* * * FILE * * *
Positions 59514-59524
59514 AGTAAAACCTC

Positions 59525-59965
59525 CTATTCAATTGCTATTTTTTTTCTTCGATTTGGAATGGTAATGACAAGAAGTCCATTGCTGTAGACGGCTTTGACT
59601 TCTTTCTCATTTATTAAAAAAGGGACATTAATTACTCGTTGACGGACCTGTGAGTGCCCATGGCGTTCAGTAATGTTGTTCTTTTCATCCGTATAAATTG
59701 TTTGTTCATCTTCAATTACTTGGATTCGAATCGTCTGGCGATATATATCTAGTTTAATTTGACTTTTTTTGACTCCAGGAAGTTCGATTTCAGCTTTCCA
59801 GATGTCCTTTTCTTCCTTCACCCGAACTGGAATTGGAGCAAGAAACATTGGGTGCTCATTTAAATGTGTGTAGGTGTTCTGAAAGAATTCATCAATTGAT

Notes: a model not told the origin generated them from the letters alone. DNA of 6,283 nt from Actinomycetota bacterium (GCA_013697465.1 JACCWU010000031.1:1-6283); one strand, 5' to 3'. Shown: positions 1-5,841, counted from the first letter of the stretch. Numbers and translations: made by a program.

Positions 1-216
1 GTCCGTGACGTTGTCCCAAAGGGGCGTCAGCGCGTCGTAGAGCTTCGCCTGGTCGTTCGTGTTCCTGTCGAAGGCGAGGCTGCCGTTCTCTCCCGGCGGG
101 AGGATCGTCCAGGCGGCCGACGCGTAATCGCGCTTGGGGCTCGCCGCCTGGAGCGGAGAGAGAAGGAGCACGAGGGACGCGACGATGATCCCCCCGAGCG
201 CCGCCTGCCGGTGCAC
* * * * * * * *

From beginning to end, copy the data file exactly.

Positions 59514-59524
59514 AGTAAAACCTC

Positions 59525-59965
59525 CTATTCAATTGCTATTTTTTTTCTTCGATTTGGAATGGTAATGACAAGAAGTCCATTGCTGTAGACGGCTTTGACT
59601 TCTTTCTCATTTATTAAAAAAGGGACATTAATTACTCGTTGACGGACCTGTGAGTGCCCATGGCGTTCAGTAATGTTGTTCTTTTCATCCGTATAAATTG
59701 TTTGTTCATCTTCAATTACTTGGATTCGAATCGTCTGGCGATATATATCTAGTTTAATTTGACTTTTTTTGACTCCAGGAAGTTCGATTTCAGCTTTCCA
59801 GATGTCCTTTTCTTCCTTCACCCGAACTGGAATTGGAGCAAGAAACATTGGGTGCTCATTTAAATGTGTGTAGGTGTTCTGAAAGAATTCATCAATTGAT

Notes: a model not told the origin generated them from the letters alone. DNA of 6,283 nt from Actinomycetota bacterium (GCA_013697465.1 JACCWU010000031.1:1-6283); one strand, 5' to 3'. Shown: positions 1-5,841, counted from the first letter of the stretch. Numbers and translations: made by a program.

Positions 1-216
1 GTCCGTGACGTTGTCCCAAAGGGGCGTCAGCGCGTCGTAGAGCTTCGCCTGGTCGTTCGTGTTCCTGTCGAAGGCGAGGCTGCCGTTCTCTCCCGGCGGG
101 AGGATCGTCCAGGCGGCCGACGCGTAATCGCGCTTGGGGCTCGCCGCCTGGAGCGGAGAGAGAAGGAGCACGAGGGACGCGACGATGATCCCCCCGAGCG
201 CCGCCTGCCGGTGCAC